WELS Hymnal Project

Project Blog

Insights, analysis, techniques, opinions, and experiences from the team behind the WELS Hymnal Project.

Our favorite things are normally not hard for us to identify. As a result, asking “what’s a favorite hymn?” might sound a little strange. But when you think about it, this isn't a simple question. “Do I pick my favorite based on the words that proclaim my Savior and touch my heart…or on the melody I want to keep humming through the day…or should I pick one from my favorite season of the church year?” When it comes to hymns, there’s a lot to love.

You might value a hymn because you know it by heart. You might love a hymn because of the meaning it carried at a special occasion, like a funeral for a loved one or your child’s Confirmation Day. Maybe you can think of a precious hymn that takes you back to the candlelight of Christmas Eve or the trumpeted triumph of Easter morning. Maybe you feel drawn to a hymn’s unparalleled poetry. Maybe you cherish the way both melody and message are perfectly tuned and married to each other. (You get the idea…this list could go on forever!)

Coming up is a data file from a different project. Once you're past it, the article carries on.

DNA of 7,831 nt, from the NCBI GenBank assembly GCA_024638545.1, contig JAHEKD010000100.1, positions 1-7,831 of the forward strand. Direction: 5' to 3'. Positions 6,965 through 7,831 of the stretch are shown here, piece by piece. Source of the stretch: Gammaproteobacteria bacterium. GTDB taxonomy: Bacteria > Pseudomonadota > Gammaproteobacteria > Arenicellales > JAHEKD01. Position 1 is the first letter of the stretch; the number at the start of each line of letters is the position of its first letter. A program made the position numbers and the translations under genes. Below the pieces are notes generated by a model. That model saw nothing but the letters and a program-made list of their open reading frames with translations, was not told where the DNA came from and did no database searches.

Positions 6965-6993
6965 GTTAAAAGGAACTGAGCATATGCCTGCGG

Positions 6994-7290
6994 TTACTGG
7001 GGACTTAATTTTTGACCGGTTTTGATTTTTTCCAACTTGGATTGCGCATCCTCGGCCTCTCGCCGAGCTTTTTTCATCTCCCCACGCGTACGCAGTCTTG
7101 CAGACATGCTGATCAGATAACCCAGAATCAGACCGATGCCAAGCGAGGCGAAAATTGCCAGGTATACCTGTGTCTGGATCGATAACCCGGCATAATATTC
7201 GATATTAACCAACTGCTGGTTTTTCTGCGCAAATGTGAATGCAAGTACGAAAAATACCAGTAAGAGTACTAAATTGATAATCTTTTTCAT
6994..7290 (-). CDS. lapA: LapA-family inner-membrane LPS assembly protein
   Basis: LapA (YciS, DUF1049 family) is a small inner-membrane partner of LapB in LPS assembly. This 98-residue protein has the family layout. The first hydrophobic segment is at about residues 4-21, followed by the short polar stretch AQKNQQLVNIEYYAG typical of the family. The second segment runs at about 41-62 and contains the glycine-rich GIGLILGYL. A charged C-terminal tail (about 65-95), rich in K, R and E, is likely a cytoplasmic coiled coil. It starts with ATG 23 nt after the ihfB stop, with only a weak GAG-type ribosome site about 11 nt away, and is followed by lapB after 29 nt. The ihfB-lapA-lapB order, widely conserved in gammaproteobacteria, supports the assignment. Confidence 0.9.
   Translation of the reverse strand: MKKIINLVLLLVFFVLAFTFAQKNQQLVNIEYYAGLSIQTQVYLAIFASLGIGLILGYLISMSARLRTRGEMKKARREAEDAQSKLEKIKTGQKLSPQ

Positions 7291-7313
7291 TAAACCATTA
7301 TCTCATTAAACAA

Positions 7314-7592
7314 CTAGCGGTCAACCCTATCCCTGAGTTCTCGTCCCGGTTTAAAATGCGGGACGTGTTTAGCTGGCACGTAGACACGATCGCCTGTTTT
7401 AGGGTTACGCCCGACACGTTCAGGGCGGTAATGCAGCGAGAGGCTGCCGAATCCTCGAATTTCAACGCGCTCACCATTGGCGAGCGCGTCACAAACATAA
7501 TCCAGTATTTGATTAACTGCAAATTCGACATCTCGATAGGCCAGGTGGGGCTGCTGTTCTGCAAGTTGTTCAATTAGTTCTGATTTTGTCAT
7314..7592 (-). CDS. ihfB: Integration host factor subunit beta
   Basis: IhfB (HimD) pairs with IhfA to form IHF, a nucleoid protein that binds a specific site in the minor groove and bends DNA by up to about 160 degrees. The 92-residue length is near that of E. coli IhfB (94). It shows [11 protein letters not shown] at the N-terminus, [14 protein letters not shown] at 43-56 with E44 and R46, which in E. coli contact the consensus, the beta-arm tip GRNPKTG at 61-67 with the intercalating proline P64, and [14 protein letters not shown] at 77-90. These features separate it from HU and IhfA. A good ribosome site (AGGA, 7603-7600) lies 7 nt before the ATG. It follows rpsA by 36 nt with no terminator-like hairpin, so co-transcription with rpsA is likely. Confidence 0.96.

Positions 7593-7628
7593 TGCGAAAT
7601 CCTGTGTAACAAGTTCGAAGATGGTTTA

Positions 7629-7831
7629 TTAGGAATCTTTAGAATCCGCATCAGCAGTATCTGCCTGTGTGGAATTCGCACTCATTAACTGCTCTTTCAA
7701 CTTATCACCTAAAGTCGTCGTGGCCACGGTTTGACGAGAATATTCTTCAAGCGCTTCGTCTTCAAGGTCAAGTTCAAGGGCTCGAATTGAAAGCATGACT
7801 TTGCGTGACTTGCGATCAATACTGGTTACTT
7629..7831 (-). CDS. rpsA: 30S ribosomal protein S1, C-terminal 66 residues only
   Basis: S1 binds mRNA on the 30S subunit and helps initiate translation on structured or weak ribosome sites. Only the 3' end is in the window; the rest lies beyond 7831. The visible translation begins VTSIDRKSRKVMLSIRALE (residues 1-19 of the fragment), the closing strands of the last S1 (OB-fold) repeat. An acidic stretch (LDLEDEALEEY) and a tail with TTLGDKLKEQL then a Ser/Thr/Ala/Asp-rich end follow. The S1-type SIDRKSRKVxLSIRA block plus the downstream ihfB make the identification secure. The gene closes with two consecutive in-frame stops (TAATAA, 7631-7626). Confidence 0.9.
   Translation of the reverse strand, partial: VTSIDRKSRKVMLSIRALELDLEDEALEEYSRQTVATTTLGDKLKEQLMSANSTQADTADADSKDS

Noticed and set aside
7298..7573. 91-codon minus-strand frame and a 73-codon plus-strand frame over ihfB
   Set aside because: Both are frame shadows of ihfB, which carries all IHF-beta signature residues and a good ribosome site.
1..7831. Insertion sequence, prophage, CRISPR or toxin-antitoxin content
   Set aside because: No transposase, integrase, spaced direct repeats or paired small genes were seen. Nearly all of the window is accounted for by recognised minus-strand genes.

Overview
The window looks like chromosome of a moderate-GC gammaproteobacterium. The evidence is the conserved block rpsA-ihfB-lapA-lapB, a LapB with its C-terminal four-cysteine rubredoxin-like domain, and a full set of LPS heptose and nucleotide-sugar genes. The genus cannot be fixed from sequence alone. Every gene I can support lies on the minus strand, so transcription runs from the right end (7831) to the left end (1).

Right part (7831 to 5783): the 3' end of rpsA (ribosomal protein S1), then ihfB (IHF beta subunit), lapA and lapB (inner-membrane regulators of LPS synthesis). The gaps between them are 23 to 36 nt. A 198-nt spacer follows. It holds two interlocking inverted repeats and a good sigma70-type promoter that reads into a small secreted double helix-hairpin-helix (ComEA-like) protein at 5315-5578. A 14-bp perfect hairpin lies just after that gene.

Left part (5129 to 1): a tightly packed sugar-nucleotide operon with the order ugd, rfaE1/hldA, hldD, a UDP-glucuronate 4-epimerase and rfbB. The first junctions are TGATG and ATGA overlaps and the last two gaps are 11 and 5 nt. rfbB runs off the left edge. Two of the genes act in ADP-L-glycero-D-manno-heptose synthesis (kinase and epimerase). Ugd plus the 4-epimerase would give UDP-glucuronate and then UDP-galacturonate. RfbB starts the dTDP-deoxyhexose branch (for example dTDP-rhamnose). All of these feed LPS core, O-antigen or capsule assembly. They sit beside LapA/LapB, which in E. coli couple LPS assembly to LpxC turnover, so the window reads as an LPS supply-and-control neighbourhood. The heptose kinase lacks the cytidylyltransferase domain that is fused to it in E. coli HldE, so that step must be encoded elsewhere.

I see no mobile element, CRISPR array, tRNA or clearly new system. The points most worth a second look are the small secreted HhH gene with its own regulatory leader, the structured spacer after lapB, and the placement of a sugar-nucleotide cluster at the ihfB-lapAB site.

But even now, we've barely scratched the surface. At the end of the day, consider the many ways the hymns we sing have served your spiritual needs over the years - helping you, guiding you, equipping you and training you through the varied stages and experiences of life. The Word communicated in a hymn brings the comforting embrace of our Father’s forgiveness. Hymns provide the reassuring shoulder to soothe our inner pain and panic. Like personal reminders, hymns review credal truths and rehearse the words and works of our Savior. Like lyrical lips, hymns help our mouths and hearts express our praise and thanksgiving to God.

Picking your favorite hymns may not be so easy after all, but that’s the very thrill of it. In the middle of this hymnal project, we pause to remember the many hymns that have served us so well. That’s what this survey is all about. This is not a vote, where you need to save your favorite hymns from getting cut. We simply want to know the hymns that are close to your heart. Use this survey as an opportunity to celebrate our rich heritage of hymns by sharing with us your personal treasures!

For more information and instructions for completing the survey, head over to the research section of our website.